Printing relative dates in php

A couple of days back while writing some date code for a messaging service, I required to print the date of the messages in a relative format – ‘today, ‘yesterday’, 3 weeks ago’ etc. I wrote a small function for the same. A sample run of the function is shown below.

echo DateToWords(time()) . "<br>";
echo DateToWords(time() - (3600 * 24 * 1)) . "<br>";
echo DateToWords(time() - (3600 * 24 * 4)) . "<br>";
echo DateToWords(time() - (3600 * 24 * 7)) . "<br>";
echo DateToWords(time() - (3600 * 24 * 14)) . "<br>";
echo DateToWords(time() - (3600 * 24 * 100)) . "<br>";
echo DateToWords(time() - (3600 * 24 * 366));

And the output for the above. For dates above 1 year it returns the actual date.

4 days ago
1 week ago
2 weeks ago
14 weeks ago

The function code is shown below.

/* Change the following constants to suit your language */
define('STRING_TODAY', "today");
define('STRING_YESTERDAY', "yesterday");
define('STRING_DAYS', "%d days ago");
define('STRING_WEEK', "1 week ago");
define('STRING_WEEKS', "%d weeks ago");
/* Change the following date format to your taste */
define('DATE_FORMAT', "m-d-Y");
/* The functions takes the date as a timestamp */        
function DateToWords($time)
    $_word = "";
    /* Get the difference between the current time 
       and the time given in days */
    $days = intval((time() - $time) / 86400);
    /* If some forward time is given return error */
    if($days < 0) {
        return -1;
    switch($days) {
        case 0: $_word = STRING_TODAY;
        case 1: $_word = STRING_YESTERDAY;
        case ($days >= 2 && $days <= 6): 
              $_word =  sprintf(STRING_DAYS, $days);
        case ($days >= 7 && $days < 14): 
              $_word= STRING_WEEK;
        case ($days >= 14 && $days <= 365): 
              $_word =  sprintf(STRING_WEEKS, intval($days / 7));
        default : return date(DATE_FORMAT, $time);
    return $_word;

Hope someone finds this useful.


11 thoughts on “Printing relative dates in php

  1. If I may make a suggestion, maybe sprintf should be used instead of concatenating strings. Basically, you would define STRING_DAYS, HOURS and WEEKS so, that you can use a sprintf placeholder. This way the relative position of the number with the text isn’t locked down, like it is now locked down to only allow text after the number.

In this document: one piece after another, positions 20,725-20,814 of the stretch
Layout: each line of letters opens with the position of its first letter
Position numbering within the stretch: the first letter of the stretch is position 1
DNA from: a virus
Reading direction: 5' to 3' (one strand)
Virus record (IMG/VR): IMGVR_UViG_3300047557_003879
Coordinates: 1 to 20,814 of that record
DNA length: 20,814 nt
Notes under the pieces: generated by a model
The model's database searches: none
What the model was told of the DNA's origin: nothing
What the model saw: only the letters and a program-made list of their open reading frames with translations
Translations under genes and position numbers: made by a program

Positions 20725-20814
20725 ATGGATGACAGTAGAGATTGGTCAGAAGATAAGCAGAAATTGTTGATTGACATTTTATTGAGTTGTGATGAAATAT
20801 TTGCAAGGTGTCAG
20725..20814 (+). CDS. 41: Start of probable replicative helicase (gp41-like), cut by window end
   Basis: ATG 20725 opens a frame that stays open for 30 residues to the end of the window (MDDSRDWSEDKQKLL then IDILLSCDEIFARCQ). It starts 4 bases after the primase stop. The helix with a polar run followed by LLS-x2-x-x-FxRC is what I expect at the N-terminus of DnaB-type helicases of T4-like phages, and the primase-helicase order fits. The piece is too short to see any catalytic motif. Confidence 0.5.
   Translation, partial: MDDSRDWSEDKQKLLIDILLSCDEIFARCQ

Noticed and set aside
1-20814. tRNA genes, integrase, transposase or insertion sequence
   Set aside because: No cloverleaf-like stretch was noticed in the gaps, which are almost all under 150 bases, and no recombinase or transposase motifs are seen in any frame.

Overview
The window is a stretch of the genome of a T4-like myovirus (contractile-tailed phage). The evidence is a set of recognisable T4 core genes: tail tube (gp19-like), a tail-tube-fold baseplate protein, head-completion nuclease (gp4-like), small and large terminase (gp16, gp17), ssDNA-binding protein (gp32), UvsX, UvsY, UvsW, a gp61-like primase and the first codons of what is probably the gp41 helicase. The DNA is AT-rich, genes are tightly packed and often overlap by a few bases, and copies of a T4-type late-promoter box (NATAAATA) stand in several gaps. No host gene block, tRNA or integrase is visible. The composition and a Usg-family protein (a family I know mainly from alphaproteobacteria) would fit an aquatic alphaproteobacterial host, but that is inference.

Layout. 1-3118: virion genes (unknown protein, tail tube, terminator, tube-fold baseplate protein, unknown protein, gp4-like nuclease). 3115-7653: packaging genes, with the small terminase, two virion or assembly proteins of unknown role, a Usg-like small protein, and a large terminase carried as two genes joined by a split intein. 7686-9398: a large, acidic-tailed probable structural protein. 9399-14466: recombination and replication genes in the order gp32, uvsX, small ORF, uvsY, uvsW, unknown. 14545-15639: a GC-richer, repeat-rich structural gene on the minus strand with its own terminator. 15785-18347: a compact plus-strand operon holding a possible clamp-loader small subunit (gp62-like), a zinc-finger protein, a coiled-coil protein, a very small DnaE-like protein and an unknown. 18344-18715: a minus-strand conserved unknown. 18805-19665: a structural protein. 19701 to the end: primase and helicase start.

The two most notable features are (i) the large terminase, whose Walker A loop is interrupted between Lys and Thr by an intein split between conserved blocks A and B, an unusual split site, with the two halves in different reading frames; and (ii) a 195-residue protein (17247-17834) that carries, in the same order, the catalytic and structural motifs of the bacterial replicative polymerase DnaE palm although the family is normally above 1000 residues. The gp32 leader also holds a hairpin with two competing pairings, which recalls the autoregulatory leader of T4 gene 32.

2. Instead of polluting the global space with DEFINEs what you could do is use CONSTs instead from within the class – where they belong IMHO…

    Makes the code more portable if for example, you move to another application? If you have a brain (and I feel that you do) then use it 🙂

  3. Yes they would belong in a class, but I’ve not defined a class here, it is a function. And it would be a bad idea to put the constants in the function. If someone wanted to change the string format he would have to dig into the function to change it. Better to use ‘define’ and save it into a language or config file. And anyways in such kind of issues you can argue from any direction, so it all depends on yours tastes.
    – p.s The last time I checked I had a brain, but who knows, maybe I’m a zombie contributing something to the world, however small, instead of sitting on my butt and passing smartass remarks. 🙂

  4. That’s a clever implementation, simple and readable. I’ll probably be using that function for my own projects, possibly in a class/object oriented fashion. Thanks for sharing this.

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